Over this last weekend, I had planned an Infinity game day with my gaming team so we could play our Situation: Infinity homebrew campaign (which I posted on my other blog, but forgot to make sure it was also posted here. Until I get that taken care of, feel free to view the announcement post on Interminable Writing for some background on this project). Originally, we had a match planned for our ALEPH and Tohaa players, but unfortunately the artichokes weren’t able to make it to the party, so we decided to have Anthony, our Combined Army player, and me play a game instead.
The game was played with 200 points, and was a fairly straightforward deathmatch, with the caveat being that I had to keep a designated target (Rosie Munroe) alive through the whole game. Because Anthony is the least experienced member of our team, I had Eric (DeepThought) coach him through the process of building a list, and they chose to play with morats while I played my USAriadna.
If you browse the English Infinity forum and the Spanish Infinity forum, you will notice that English players often misspell Tohaa names, but Spanish Tohaa players never misspell them. I believe this is because they pronounce these names correctly. This is an easy guide to help you say Tohaa names the right way, too. As most language areas of the brain cross over, you will have no more trouble with Tohaa names by the end.
Since the tragic death of the Wayward Warcor, I have been (re)collecting a big list of blogs and channels relating to Infinity. Hit Ctrl-F to find a blog of your topics or factions. If you want pure Infinity blogs, I recommend clicking on the link, as many of these were pulled from that thread, but many linked below cover much more than just Infinity. YouTube battle report channels and non-English blogs are under their own categories below.
For several months now, my gaming team has been planning a match between our ALEPH and Tohaa players as part of our Situation: Infinity campaign. We finally got the opportunity to play a few weeks ago, and it turned out that we also got the opportunity to teach Infinity to Raine, the newest member of our team. Consequently, we tried to avoid using more advanced rules than we needed to, keeping in mind knowing that both Tohaa and ALEPH have more complicated playstyles than most other armies. Now after taking far too long to get around to the write-up, I can finally share the results with you.
The game was a standard 300 point game. The Tohaa’s primary objective was to make it to the crate at the center of the table and destroy its contents, which happened to be a live, angry antipode. Their secondary objective was to hack a pair of consoles. Meanwhile, OSS’s mission was to defend the antipode (keeping it stuffed in its crate was a bonus) and take prisoners from the Tohaa force. Unfortunately, due to a scheduling mishap, we were only able to play one round.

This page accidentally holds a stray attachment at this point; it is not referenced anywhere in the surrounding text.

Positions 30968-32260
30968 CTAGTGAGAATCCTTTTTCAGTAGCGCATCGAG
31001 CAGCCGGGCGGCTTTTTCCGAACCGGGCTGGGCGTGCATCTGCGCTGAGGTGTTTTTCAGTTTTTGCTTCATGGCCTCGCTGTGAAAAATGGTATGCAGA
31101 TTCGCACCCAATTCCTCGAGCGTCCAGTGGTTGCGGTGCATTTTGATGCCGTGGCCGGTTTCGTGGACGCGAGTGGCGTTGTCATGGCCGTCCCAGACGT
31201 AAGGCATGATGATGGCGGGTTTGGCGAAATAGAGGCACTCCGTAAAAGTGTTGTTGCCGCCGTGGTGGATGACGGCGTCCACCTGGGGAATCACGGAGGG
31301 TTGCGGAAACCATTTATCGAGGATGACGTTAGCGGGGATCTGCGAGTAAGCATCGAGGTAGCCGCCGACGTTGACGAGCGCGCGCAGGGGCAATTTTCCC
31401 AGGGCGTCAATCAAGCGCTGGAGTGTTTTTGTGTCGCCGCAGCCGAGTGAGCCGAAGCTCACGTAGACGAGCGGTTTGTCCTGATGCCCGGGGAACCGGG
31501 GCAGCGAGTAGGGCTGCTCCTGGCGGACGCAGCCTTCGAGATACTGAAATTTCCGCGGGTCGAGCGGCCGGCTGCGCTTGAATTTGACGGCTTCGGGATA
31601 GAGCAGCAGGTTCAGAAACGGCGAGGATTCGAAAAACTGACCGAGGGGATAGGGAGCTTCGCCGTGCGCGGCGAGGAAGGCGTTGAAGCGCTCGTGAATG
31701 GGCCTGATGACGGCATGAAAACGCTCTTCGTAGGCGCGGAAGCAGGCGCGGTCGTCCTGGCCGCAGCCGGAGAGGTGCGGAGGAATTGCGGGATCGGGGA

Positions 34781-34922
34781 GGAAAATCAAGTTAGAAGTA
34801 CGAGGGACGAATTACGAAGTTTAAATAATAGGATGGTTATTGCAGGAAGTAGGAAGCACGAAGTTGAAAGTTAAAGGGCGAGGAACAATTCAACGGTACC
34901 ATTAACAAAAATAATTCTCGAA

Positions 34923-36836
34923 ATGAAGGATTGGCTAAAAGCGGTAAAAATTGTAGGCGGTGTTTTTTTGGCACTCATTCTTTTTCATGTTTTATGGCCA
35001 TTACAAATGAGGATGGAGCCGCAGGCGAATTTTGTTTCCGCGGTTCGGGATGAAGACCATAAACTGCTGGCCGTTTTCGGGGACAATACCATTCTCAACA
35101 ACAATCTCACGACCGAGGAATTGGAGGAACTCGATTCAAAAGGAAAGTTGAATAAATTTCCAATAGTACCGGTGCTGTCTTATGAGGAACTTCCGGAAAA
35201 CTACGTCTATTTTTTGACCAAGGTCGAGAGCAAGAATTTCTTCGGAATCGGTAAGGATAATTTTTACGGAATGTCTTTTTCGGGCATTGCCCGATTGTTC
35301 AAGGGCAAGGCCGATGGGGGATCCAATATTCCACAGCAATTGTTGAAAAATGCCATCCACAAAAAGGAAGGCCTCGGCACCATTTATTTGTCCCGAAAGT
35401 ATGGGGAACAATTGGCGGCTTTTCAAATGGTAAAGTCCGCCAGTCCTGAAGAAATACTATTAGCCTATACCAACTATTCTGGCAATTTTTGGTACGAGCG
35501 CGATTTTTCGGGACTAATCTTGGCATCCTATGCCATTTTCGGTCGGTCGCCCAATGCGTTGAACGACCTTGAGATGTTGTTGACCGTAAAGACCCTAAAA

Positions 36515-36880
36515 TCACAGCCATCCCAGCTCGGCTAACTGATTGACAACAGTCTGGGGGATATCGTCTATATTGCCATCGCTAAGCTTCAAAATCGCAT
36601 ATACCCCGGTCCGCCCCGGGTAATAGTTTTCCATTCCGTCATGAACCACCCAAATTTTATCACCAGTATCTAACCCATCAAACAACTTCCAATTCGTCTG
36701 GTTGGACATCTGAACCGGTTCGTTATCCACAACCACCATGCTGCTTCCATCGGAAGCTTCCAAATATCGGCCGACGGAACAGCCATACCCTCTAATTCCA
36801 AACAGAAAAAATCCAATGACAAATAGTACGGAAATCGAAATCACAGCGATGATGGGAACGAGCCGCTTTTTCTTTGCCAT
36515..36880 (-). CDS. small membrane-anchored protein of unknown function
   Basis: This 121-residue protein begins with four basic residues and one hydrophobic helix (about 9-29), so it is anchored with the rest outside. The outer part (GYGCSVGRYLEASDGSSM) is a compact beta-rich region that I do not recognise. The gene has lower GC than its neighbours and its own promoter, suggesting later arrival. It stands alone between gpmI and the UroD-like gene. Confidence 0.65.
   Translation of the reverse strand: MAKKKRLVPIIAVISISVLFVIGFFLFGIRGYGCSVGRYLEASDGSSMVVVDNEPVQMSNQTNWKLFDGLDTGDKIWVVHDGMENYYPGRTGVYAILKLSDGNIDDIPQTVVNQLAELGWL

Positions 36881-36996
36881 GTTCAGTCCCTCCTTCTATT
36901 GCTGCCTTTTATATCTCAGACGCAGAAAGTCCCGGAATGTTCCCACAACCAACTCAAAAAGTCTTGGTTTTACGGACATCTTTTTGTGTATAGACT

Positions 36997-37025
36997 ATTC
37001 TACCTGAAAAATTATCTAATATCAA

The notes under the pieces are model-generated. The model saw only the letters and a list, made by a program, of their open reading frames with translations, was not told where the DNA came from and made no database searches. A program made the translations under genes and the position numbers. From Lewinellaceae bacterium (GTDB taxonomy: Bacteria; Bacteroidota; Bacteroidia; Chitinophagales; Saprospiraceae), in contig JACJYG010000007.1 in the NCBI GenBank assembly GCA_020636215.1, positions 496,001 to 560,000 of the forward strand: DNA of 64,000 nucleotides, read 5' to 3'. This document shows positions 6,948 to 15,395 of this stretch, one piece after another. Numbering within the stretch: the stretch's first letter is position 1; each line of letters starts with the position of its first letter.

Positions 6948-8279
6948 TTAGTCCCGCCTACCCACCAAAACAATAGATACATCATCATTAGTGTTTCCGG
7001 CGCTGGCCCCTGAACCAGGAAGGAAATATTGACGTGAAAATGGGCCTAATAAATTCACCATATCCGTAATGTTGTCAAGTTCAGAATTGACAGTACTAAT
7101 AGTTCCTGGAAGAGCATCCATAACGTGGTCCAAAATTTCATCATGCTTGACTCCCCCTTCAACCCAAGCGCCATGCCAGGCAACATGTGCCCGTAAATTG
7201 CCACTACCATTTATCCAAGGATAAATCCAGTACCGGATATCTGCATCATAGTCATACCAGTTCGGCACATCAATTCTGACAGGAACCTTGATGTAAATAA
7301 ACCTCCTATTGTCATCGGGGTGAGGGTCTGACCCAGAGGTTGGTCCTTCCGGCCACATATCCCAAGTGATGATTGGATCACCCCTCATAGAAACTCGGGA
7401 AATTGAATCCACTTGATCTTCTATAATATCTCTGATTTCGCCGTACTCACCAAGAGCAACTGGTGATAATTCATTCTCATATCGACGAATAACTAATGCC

Tohaa players, rejoice! After waiting so long for something new for Tohaa, our patience has been rewarded with the release of the Spiral Corps, or as some would call it, the Triumvirate! Upon hearing the news of the launch, I preordered it along with the Adepticon bundle, which also came with the Daedalus’ Fall book and a bunch of exclusive miniatures. It arrived quickly, and once I had it in my hands, I realized that the Spiral Corps box was perfect to do an unboxing article on, which I will not delay in presenting to you!
The packaging itself is typical of most of Corvus Belli’s starter boxes, and opens into the standard white cardboard box with the plastic tray holding the pieces to the models inside. Some cardstock tokens and templates are included in the box, as well as some paper buildings, a gaming mat, and a rulebook. The buildings and game mat are the same as those found in other scenery packs or in the starter boxes like Operation: Red Veil and Cold Front. The rulebook covers the basic mechanics of Infinity, and has the profiles and background for all of the troops that come in the box. Additionally, it also shows what models are needed to complete the army, and has a fun little background narrative written into it.
There was a real love-hate relationship the players in my group had with critical hits, particularly when concerning autokill attacks and big guys (TAGS). It’s nice to see that rare occasion a Chaksa Peripheral knifes an Avatar to death, but if you’re the Avatar player, it’s not very nice at all. So, although I have not played since last summer, I have no reason to doubt that models like Tarik Mansuri are any less of a threat in his new sectorial, than when I used him in just vanilla Haqqislam lists. When I was working on Skunkworks, the “dud” skills were another problem we tried to address. There’s one dud skill to fix that, indirectly, fixes the eyerolling threat of Critical Hits.
I never finished writing my last volley of articles, since I quit, but as long as I am back here logged in, I want to share with you the best way that Corvus Belli could fix the bloat of Close Combat, in 1 sentence.
As long as I have an audience here, and Corvus Belli checks my blog, I’d like to write a series of “sunset” articles as clean out my collection. Like all community ideas, little can reach the design team. But, that BS13 Mimetism Triad Symbiont did, so: to your design team, who may be stuck in a rut of writing Aristeia and Special Fireteams and BS-3 mods, here is my parting gift.
I’ll begin with the least interesting rules, for Tohaa players: Hacking.
Since there is nothing for Tohaa, and won’t be for some time, here is something completely different that I’ve been getting into recently.